A recent publication in the NEJM by Hofmann et al (1) serves as a nice reminder that so many of our therapeutic staples while based on sound physiological reasoning fail to translate into clinically important realities when empirically tested.
This mammoth undertaking, entitled the DETO2X trial, randomized 6629 adult patients (>30 years old) presenting to 35 hospitals in Sweden with signs concerning for a myocardial infarction and EKG changes or an elevated troponin to either oxygen therapy (6L via a standard face mask) or ambient air for a period of 6-12 hours after enrollment. If determined clinically necessary by the treating clinician, the use of supplemental oxygen was permitted outside the trial’s protocol.
Using a novel registry-based randomized design, the authors utilized the previously established SWEDEHEART registry to prospectively collect data on the patients enrolled and randomized into the DETO2X Trial. The registry compiled data for 106 variables, including patient demographics, admission logistics, risk factors, past medical history, medical treatment prior to admission, electrocardiographic changes, biochemical markers, other clinical features and investigations, medical treatment in hospital, interventions, hospital outcome, discharge diagnoses and discharge-medications. Additionally, for all patients registered into SWEDEHEART a follow-up visit wass performed after 6-10 weeks and again after 12-14 months.
The authors reported no difference in their primary outcome, one year mortality, between patients randomized to oxygen therapy and those who received ambient air (5.0% vs 5.1%). Nor was there a difference in the composite endpoint of death from any cause, re-hospitalization with myocardial infarction (8.3% vs 8.0%), or 30-day mortality.
While clearly negative, unlike past literature, DETO2X did not show any signal of harm associated with the use of supplemental oxygen. This is in contrast to the previously published AVOID trial, which suggested an increase in infarct size in patients exposed to supplemental oxygen (2). These findings were based off cardiac MR imaging and no significant difference in clinically important outcomes were observed. Such images were not assessed in the DETO2X cohort, but the authors found no clinical signs of deleterious outcomes in patients randomized to the supplemental oxygen arm. And so the suggestion of harm observed in the statistically smaller AVOID trial were due to either random sampling error or representative of a surrogate measure that does not translate into clinically important outcomes.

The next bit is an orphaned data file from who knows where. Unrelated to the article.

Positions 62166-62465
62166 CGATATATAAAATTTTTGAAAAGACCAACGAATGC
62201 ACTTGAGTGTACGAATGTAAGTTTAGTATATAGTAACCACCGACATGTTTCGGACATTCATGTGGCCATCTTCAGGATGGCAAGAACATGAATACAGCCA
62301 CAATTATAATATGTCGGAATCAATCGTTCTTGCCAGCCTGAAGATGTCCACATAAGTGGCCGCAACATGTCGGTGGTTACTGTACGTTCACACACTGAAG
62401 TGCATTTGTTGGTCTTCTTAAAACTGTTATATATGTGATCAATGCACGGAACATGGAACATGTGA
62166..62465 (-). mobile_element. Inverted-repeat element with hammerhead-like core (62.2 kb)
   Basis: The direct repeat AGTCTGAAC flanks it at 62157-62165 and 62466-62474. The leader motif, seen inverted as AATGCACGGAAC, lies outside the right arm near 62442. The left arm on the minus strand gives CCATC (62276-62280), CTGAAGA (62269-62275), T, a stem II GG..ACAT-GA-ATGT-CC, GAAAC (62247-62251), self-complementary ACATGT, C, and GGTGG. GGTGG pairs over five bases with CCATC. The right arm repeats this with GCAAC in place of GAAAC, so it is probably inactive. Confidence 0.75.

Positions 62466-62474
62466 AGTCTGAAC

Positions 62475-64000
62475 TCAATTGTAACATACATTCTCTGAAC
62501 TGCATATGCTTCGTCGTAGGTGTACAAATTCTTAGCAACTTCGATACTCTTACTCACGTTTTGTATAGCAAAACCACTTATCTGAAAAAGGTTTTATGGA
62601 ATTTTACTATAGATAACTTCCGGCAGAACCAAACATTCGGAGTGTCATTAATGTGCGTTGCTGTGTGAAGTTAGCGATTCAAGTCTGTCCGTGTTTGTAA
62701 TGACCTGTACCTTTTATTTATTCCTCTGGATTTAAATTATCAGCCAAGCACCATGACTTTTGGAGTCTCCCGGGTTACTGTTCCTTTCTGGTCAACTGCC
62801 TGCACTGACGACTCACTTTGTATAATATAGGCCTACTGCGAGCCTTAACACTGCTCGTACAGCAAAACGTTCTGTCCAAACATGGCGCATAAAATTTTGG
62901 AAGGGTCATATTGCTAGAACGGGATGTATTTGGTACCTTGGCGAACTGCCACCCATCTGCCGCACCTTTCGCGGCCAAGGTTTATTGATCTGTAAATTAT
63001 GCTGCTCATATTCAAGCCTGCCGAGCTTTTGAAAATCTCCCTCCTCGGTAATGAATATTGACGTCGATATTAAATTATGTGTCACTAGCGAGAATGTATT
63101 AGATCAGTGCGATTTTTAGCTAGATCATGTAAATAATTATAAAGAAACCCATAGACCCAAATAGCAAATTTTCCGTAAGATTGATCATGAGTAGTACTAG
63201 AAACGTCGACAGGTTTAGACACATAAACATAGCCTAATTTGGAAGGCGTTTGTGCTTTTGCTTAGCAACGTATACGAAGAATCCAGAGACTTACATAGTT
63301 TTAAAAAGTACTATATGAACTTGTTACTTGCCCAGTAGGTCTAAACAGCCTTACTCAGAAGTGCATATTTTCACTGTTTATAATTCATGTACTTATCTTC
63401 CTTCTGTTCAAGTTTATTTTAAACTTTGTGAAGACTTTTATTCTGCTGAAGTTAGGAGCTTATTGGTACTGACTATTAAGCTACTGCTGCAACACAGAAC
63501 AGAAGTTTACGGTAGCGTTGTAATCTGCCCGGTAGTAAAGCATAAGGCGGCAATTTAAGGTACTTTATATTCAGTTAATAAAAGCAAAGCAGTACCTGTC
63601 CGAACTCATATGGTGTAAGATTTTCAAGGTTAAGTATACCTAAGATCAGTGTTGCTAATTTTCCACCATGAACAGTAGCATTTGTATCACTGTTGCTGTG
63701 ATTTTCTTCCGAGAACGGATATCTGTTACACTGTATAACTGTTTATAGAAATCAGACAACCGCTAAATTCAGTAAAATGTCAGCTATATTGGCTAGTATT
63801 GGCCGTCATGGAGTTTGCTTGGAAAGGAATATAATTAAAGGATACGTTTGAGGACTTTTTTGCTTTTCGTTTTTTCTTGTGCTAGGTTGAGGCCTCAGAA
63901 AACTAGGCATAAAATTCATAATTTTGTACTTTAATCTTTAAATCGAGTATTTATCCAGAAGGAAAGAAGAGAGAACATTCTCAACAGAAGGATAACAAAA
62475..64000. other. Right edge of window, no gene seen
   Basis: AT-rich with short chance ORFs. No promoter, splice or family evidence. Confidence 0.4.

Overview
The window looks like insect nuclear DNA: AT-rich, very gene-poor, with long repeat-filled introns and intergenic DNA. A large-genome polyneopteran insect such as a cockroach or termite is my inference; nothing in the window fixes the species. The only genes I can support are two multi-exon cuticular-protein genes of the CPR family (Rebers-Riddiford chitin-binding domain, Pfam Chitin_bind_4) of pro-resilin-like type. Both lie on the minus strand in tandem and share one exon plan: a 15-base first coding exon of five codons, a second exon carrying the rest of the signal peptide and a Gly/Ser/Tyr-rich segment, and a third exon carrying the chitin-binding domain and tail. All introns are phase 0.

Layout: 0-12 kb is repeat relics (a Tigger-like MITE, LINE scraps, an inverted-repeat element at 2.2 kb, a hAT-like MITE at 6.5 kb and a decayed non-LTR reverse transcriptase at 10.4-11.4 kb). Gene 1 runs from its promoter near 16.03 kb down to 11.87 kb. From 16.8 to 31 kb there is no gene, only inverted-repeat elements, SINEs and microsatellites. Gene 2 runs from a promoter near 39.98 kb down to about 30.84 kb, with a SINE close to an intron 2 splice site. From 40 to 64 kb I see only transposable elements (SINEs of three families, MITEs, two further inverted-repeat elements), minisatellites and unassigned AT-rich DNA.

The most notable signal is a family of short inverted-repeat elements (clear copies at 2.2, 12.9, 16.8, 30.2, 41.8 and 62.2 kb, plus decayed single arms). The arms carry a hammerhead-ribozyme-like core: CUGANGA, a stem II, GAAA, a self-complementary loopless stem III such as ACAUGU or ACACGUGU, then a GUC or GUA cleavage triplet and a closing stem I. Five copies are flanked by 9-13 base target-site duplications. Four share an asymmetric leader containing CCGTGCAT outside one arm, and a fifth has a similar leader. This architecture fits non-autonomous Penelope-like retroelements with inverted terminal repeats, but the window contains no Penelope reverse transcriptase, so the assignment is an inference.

Supplemental oxygen has long been considered a universally beneficial intervention. Applied with great enthusiasm to a vast majority of patients transported to the Emergency Department by ambulance. And while the authors powered their study expecting a one year mortality of approximately 14%, this is a fairly robust demonstration of oxygen’s lack of utility in patients experiencing a myocardial infarction. Yet another physiological fairytale to add to our considerable list of therapeutically futile endeavors.
- Hofmann R, James SK, Jernberg T, et al. Oxygen therapy in suspected acute myocardial infarction. N Engl J Med. DOI: 10.1056/NEJMoa1706222
- Stub D, Smith K, Bernard S, et al. Air versus oxygen in ST-segment-elevation myocardial infarction. Circulation 2015;131: 2143-50
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Interesting point re: ambulance application of O2 for ?ACS. Having just moved do North America from the U.K. I was astonished this was still done in some areas. Routine O2 hasn’t been a thing for ACS in well over 5 years across the ditch. In the U.K. Paramedics are registered, autonomous practitioners expected to be up to date with recent evidence and change practice accordingly without mandatory input from their employer. In my limited experience here I have found EMTs and Medics to be well abreast of the literature, but the protocolised nature of a lot of the services here… Read more »
Excellent point. Protocols can be very restricting for our American EMS personnel, especially in States like California. I would love to see our Paramedics follow the autonomous practitioner model your referred to overseas…very different culture though. EMS systems often struggle with $$ for education here, which makes it difficult to expect the medics to be up to date on the latest and greatest. In most cases you have to be a firefighter to make a decent living in CA, which means you also are expected to operate heavy rescue equipment and actually fight fires…..its complicated.
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Hi Rory I´m really not with you on this one….. First. Besides the numbers we treat patient. If supplemental O2 doesn´t change the outcomes but your patient feels dyspneic what would you? “no sir the O2 isn´t evidence based” Come on. We treat persons not robots, They don´t care about flashy papers, they want and need comfort Last point. Physiology is not wrong, we interpretate it bad sometimes. Reminding the hemoglobin saturation curve, more than 92-93% SpO2 the curve flattens. Running behind a Sp02 number is our fault, not bad physiology In the 2015 ACLS´, they don´t recommend O2 to… Read more »
…”the authors found no clinical signs of deleterious outcomes in patients randomized to the supplemental oxygen arm. And so the suggestion of harm observed in the statistically smaller AVOID trial were due to either random sampling error or representative of a surrogate measure that does not translate into clinically important outcomes.” Unless I’m reading something wrong, it seems like there’s no harm in applying supplemental O2 in patients who complain of subjective dyspnea despite their SpO2 being okay. We just shouldn’t expect it to improve the ultimate outcome. Ryan Radecki’s article on this is titled “Neither Benefit Nor Harm Seen… Read more »
Interesting. Nonethess, treat the pt, not the paper.